# How to observe a particle with indefinite position?

As I understand it, when physicists talk about something behaving both like a particle and a wave, what they mean is that it has momentum like a particle, but its position is determined probabilistically by a wave function.

What I, as someone ignorant of quantum mechanics, gather from experiments such as the one with the double slit is that quanta will continue to have an indeterminate position until they are disturbed ("observed"); I believe the phrase used is "collapsing the wave function".

My question is the following: what does it mean to disturb something whose position is not yet well defined? What exactly is it that the "observer" interacts with?

As I understand it, when physicists talk about something behaving both like a particle and a wave, what they mean is that it has momentum like a particle, but its position is determined probabilistically by a wave function.

That's not quite accurate. It would be better to say that it interacts like a particle but propagates like a wave. In particular, while a quantum object is not interacting with anything, we represent it by a wave (a.k.a. wavefunction). The way in which the wavefunction changes over time is well described by the Schroedinger equation. Given a wavefunction, you can probabilistically determine a position and also probabilistically determine a momentum.

However, when the object interacts with a classical measuring device (pretending for the moment that such a thing exists), that interaction occurs at a single point. The position at which it occurs is distributed according to the probability distribution you can extract from the wavefunction that the particle had prior to the interaction. This makes interaction a rather odd event, because immediately before the interaction, the object had a spread-out wavefunction, but afterwards, it has a wavefunction completely localized to a single point. The Schroedinger equation cannot account for that type of change in the wavefunction, so in this model, something else has to be going on. Whatever it is, we call it collapse of the wavefunction.

Admittedly, the presence of some mysterious process that isn't described by a known evolution equation is disconcerting. What it is generally taken to mean in reality is that the model which predicts this wavefunction collapse is insufficient. Many scientists expect that taking into account that the measuring device is a quantum object itself will go a long way toward resolving this problem. If you're interested, much of the work being done in this area falls under quantum decoherence.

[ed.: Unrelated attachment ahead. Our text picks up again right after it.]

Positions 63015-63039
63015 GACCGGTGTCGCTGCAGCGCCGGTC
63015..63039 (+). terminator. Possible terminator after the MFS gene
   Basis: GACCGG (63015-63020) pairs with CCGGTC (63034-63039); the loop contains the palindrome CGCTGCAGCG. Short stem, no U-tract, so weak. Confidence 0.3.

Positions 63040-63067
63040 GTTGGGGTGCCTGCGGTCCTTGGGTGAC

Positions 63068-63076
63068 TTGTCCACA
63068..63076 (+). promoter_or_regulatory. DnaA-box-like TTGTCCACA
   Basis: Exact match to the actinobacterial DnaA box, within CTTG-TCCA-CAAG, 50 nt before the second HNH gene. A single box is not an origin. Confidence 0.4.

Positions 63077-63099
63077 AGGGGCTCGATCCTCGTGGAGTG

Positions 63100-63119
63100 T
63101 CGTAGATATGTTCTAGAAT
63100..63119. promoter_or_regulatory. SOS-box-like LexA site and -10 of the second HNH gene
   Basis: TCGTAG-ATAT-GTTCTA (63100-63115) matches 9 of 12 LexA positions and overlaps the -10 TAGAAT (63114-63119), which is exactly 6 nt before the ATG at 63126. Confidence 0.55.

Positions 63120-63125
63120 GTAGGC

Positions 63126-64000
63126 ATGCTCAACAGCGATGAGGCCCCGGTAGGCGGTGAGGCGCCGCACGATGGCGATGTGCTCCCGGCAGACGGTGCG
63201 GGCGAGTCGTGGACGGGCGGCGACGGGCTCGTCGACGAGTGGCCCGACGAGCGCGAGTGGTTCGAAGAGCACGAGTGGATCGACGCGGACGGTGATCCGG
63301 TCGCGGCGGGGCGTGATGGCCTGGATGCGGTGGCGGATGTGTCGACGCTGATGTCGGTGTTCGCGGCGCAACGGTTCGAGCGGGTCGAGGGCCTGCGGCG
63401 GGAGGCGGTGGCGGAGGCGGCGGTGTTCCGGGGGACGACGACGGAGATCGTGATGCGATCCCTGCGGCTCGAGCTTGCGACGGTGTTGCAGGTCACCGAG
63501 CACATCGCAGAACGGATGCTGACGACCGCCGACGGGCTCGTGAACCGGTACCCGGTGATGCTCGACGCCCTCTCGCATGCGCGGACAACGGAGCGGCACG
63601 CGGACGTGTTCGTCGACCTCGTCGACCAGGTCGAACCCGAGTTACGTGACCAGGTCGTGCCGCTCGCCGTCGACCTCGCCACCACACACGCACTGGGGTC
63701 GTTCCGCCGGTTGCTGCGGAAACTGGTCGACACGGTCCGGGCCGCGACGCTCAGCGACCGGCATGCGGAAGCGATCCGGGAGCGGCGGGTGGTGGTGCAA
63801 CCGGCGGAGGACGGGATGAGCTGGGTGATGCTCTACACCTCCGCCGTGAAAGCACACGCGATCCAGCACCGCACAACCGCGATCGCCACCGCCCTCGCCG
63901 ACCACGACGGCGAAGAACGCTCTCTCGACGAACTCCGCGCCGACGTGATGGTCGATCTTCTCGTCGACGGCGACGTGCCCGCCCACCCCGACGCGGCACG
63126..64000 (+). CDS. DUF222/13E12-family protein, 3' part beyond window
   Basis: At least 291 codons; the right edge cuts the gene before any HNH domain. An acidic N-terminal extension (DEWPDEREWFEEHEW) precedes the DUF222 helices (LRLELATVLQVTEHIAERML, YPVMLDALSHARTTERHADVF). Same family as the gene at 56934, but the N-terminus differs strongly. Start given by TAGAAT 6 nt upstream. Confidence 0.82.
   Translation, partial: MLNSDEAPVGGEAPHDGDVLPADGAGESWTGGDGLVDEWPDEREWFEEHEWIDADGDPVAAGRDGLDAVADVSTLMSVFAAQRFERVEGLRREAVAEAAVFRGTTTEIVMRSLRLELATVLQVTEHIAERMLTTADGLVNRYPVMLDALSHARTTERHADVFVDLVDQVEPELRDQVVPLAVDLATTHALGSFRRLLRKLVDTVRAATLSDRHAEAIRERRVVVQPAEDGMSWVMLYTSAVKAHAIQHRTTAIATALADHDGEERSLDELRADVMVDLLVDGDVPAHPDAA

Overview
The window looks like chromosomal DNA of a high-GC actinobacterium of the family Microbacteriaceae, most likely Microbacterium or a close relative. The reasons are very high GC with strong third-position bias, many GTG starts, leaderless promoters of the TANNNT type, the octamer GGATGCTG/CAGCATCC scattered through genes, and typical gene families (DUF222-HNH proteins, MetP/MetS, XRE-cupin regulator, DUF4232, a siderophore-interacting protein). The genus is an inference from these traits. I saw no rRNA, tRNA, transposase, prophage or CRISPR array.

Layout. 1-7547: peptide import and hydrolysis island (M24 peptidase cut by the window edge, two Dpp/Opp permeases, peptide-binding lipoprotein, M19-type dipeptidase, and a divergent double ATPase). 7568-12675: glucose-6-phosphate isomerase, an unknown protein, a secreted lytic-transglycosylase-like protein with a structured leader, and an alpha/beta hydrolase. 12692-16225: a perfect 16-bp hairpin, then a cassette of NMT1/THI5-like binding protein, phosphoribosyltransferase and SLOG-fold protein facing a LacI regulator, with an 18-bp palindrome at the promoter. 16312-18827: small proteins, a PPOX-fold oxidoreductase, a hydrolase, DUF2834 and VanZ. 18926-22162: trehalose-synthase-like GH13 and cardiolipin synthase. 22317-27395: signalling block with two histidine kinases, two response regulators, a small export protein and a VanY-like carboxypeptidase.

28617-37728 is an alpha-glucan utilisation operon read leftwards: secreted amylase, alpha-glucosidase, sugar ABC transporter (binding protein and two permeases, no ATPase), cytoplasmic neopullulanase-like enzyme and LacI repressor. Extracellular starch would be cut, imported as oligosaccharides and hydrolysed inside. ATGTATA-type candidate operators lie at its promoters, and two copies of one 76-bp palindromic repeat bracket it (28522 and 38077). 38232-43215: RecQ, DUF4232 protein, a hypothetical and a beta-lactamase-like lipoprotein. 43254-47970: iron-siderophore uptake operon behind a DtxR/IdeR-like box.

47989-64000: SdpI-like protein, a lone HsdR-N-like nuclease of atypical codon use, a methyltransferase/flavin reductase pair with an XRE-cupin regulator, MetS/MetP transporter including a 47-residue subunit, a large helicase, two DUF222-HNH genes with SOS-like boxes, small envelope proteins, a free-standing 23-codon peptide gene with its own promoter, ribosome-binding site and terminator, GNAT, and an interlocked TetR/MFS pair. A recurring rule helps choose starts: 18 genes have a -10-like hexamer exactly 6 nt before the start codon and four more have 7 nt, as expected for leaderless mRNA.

• Wouldn't you say that the two electrons in a helium atom interact? But they show no trace of particle-likebehavior, except when another particle such as an energetic photon, passes by? - Thus it would be better to say that quantum objects behave like a wave all the time, and that sometimes, their behavior can also be interpreted in terms of particles. This is just like in classical optics, where waves always work, while particle rays only sometimes. – Arnold Neumaier Jul 24 '12 at 13:44
• @ArnoldNeumaier That would be another example of the quantum detector. – David Z Jul 24 '12 at 17:22
• I meant to question your assertion that ''it interacts like a particle but propagates like a wave''. It interacts only_rarely like a particle, namely only when there is a discrete ionization event, such as when a photon ionizes a helium atom, or when a buckyball ionizes an atom in the detector. – Arnold Neumaier Jul 24 '12 at 17:30
• Ah, I see what you're saying. In my usage "interaction" refers to exactly those kinds of discrete events. – David Z Jul 24 '12 at 19:07

Sayng that the position of a particle is not well-defined only means that a mathematically exact point where a particle is does not exist. Similarly, the momentum of a particle is not well-defined, but this only means that there is no mathematically exact direction into and speed with which a particle is moving.

However, the mean position and mean momentum of a particle is perfectly well-defined at all times; this is exploited in the Ehrenfest equations to relate quantum dynamics and classical dynamics. So are the standard deviations from the mean. Thus one can know approximately where a particle is. (Otherwise it would be impossible to do experiments.)

In some experiments such as the double slit, the standard deviation is much bigger than the mean, which means that the prediction where the particle will appear on the screen becomes very inaccurate, and indeed, randomness prevails, though with some structure left, visible in the interference patttern.

It's important to accept that this question is meta-physical in nature. Otherwise was there would be some method of empirically confirming that the position was well defined prior to interaction. That would not only require going back in time to measure something before you measure it, you'd also have to interact with the particle without disturbing it.

It is the observer's knowledge of the particle's position which is defined prior to measurement. This aspect of quantum mechanics is no different from the classical setting since measurements always come with error bars attached.